The other day, I went out running to clear my head, something I often do in a continuing quest to manage my grief over the loss of my brother a year ago. I had my iPod on a random shuffle. Janelle Monáe’s song, “Tightrope,” came on after I had gone about a mile and a half, and some of the lyrics found a newly-cleared corner of my brain and lodged there.

Whether you’re high or low

Baby whether you’re high or low

You got to tip on the tightrope

As I wondered why these words stuck with me, I realized that walking on a tightrope is exactly what life feels like to me now. A tightrope that I could fall off, anytime, without warning. A tightrope that I must walk no matter how risky and unsafe it seems.

A few years ago, I never would have used a tightrope metaphor to explain my concept of life. I might have talked about a road or path, perhaps – something that expresses the journey to an unknown future but that has inherent stability. A person might stray from a path or road, but they wouldn’t suddenly fall off of it.

Then I was diagnosed with breast cancer – without any family history or other risk factors present – and went through a year’s worth of surgery, chemotherapy, and radiation. That shifted the image of the road for me, put it near a cliff, rather like Route 1 in northern California. Then last year, my brother was killed on a Saturday morning in June by a drunk driver going the wrong way on a highway. The cliff-side road image has faded now, and the tightrope has come into focus below my feet.

Seeing life as a tightrope brings its equal parts of exhilaration and fragility into view. Each day, it’s a wonder we’re alive. Each day, it’s also a wonder that we are not suddenly gone. I know stories of loss from fallen tree limbs, heart attacks during routine exercise, household accidents, vehicle crashes within a few miles of home. There are stories of loss from large-scale events like airplane crashes and natural disasters, from sudden illness, from unforeseen suicides. The closer these stories come to us, the more we feel our toes curling around the tightrope, the more we hold our arms out in an attempt to stay steady as we make our way.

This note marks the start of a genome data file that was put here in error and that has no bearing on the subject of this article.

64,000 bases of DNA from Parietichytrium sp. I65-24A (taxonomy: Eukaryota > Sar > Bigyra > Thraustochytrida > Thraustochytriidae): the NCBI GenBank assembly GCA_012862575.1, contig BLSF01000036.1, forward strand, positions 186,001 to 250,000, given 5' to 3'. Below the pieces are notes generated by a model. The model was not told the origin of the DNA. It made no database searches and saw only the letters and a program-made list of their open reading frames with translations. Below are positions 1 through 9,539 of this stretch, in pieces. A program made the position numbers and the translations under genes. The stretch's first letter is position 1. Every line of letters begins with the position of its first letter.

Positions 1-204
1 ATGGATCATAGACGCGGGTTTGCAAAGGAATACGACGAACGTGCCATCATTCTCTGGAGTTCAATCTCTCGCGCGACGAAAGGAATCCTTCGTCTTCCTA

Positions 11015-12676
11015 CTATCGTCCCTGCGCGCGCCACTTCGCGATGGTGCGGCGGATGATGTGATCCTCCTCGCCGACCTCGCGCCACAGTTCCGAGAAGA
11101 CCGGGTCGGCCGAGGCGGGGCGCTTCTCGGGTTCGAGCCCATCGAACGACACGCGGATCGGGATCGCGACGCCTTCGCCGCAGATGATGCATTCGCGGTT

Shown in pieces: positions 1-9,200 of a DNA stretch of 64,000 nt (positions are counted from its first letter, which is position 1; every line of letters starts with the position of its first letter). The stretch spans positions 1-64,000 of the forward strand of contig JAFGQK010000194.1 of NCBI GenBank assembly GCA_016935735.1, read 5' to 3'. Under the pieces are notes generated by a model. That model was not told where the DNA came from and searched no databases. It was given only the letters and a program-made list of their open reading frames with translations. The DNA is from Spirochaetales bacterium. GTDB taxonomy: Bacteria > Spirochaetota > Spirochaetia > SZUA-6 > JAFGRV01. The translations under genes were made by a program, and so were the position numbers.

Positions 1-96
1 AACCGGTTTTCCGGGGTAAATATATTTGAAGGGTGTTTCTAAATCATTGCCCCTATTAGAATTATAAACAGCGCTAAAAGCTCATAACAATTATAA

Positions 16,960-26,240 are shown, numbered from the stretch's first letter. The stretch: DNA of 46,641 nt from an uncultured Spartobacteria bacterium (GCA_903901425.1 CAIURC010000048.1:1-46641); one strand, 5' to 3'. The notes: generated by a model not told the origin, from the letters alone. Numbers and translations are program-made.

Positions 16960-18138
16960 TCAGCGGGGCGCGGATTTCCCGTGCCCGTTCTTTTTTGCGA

Do we really have to “tip on the tightrope” whether we are high or low? I used to think that being “high,” socioeconomically speaking, could keep a person on a more stable surface. Certainly, money and social status provide safer environments, better health care, and greater comfort on the journey – the harnesses, balance poles, and safety nets typical of a highly-protected life. But there’s always a hole in the safety net.

My brother was a careful person who provided every possible protection to himself and his family, including driving a safe car in the right-hand lane. Survey Monkey CEO Dave Goldberg died tragically following a head injury he sustained after falling off a treadmill at a high-end resort. If Dave Goldberg can’t be protected from a fall from the tightrope, I don’t know who can. Whether we are high or low, we are on the tightrope.

Strangely, this has given me some comfort. As I increasingly understand that all of our lives are both precious and precarious, and that anyone can fall from the tightrope at any time, I ask “Why me?” less often. Mortality has connected me to others’ humanity, no matter how safe I perceive their lives to be.

I see myself walking slowly on my own rope, and looking up and around I notice countless other walkers as far as the eye can see, their ropes strung above, below, and alongside mine, stretching ahead infinitely. I wish everyone well, grab hands to steady people nearby when I can, and welcome each step I am able to take, knowing that the next step is never guaranteed.


Sarah Kravits

Sarah Kravits is a writer and teacher who for over 20 years has co-authored the Keys to Success textbook series on college success, published by Pearson Education. In June of 2014, her only sibling and beloved brother was killed in an auto accident when his vehicle was hit head-on by a severely impaired driver. In navigating this loss through self-exploration and writing, she has come to understand judgment -- specifically negative judgment, of one's self as well as of others -- as a paralyzing force that prevents the full realization of who we are and what we are capable of doing. Her website is at where she blogs regularly on coping with crisis.

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